YPG intensify attacks on critical northern Syrian regions

YPG, militant wing of PKK’s Syrian branch PYD, escalates attacks on critical northern Syrian territory between Azez, Jarablus along Turkish border supported by heavy Russian air strikes

Photo by: AA
Photo by: AA

Russian warplanes pound on Syrian opposition targets in locations close to Azez in northern Syria on Nov. 30, 2015

Updated Dec 2, 2015

YPG-led Syrian Democratic Forces (SDF) have increased its attacks, which have been intensively reinforced by Russian air strikes, in a critical northern Syrian territory between Azez and Jarablus along the Turkish border.

The SDF - which was recently formed with the support of the US to fight DAESH terrorists - includes Jaysh al Thuwar, the Burkan al Firat Operations Center, the Al Sanadid Forces and the Brigade Groups of Al Jazeera, the Assyrian Military Council and the YPG’s female wing the YPJ, but its members largely consist of YPG militants.

YPG, which is the militant wing of PKK’s Syrian branch PYD, is able to expand its controlled territories in northern Syria after it captured Tel Abyad from DAESH on June 15 joining Kobane with Jazira.

Through attacking the areas between Azez and Jarablus, the YPG is now trying to extend its reach in northwestern Syria in an effort to join Afrin, another isolated YPG-controlled territory, with Kobane and Jazira.

On the other hand, DAESH has reportedly continued attacking a region between Azez and Marea controlled by Syrian opposition groups which is also laid out between Kobane and Afrin. The group already controls a zone from Jarablus to Mare along the Turkish border.  

Both DAESH and PKK are recognised as terrorist groups by Turkey, NATO, the US, and EU. Turkish leaders have recently began to also call the YPG a terrorist organisation.

Turkey’s Anadolu Agency (AA) has reported that the YPG forces have recently been moving in two different directions under strong Russian military cover in the region between Azez and Jarablus in order to join Afrin with Kobane and Jazira which are located in northeastern Syria.

According to AA, PYD has been attacking opposition forces in Azez and at the same clashing with DAESH groups in Jarablus in order to pass to the west of Euphrates to reach the Azez-Marea line.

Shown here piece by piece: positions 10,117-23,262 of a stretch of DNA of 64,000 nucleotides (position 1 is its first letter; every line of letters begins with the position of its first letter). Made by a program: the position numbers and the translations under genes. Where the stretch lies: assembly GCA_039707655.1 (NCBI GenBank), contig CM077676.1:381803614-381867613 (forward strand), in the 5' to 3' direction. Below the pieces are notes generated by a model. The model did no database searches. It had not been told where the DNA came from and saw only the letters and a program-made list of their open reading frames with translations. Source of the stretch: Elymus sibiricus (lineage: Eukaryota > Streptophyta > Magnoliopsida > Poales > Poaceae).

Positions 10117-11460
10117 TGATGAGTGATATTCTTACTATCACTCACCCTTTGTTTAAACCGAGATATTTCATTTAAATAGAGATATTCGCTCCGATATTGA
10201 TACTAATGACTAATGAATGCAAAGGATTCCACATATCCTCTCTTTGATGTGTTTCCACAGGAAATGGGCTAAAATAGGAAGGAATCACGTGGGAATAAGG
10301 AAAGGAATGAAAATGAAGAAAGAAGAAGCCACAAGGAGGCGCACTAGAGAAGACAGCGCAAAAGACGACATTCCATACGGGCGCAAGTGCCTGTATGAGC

Turkey has previously declared that it will consider any incursion to the west of the Euphrates river in northern Syria along the Turkish border by PYD as a “violation of the red line” which was set by one of the recent National Security Council meetings.

Turkey has long argued to establish a safe zone between Azez and Jarablus along the Turkish border and urged US-led coalition forces to do it together.

President Recep Tayyip Erdogan declared on Nov. 24 that, “Turkey will decisively clear a zone from Jarablus to Mediterranean coast from terrorist groups,” in a speech after Turkey shot down a Russian fighter jet over making an airspace violation in the region of the Turkmen mountain which is located in northwestern Syria near Turkish border.

The incident has caused a political crisis between the countries which have strong economic ties, leading Turkish and Russian leaders to issue warnings against each other.

Turkey and Russia have been in disagreement over the Syrian civil war. Turkey and the US-led coalition have consistently defended the bringing down of the Assad regime and backing opposition groups while Russia has supported the regime since the beginning of the conflict.

The existing disagreement has been worsened following the high-level Russian military intervention into the Syrian conflict.

In addition, Russia has recently waged heavy air strikes against Turkmen villages supported by the ground assault of forces loyal to Syrian regime leader Assad in the Bayirbucak Turkmen area in northwestern Syria near the Turkish border, escalating tensions with Turkey which has strongly protested the Russian bombardment of the area.

Media accounts have stated that Deir Cemal, Meryemeyn, Malikiye, and Ziyara towns, which are located in north of Aleppo and east of Afrin, have recently come under fire from YPG-led Syrian Democratic Forces backed by heavy Russian air bombardment for the last five days.

"The PKK is cooperating with Russia against rebels, trying to cut the supply line to Aleppo," a recent Syrian opposition statement said.

Turkish Prime Minister Ahmet Davutoglu proclaimed in early July that the country will not let its connection to Aleppo be cut by any group following the intense clashes along the Turkish border between DAESH and YPG groups in northern Syria.  

TRTWorld and agencies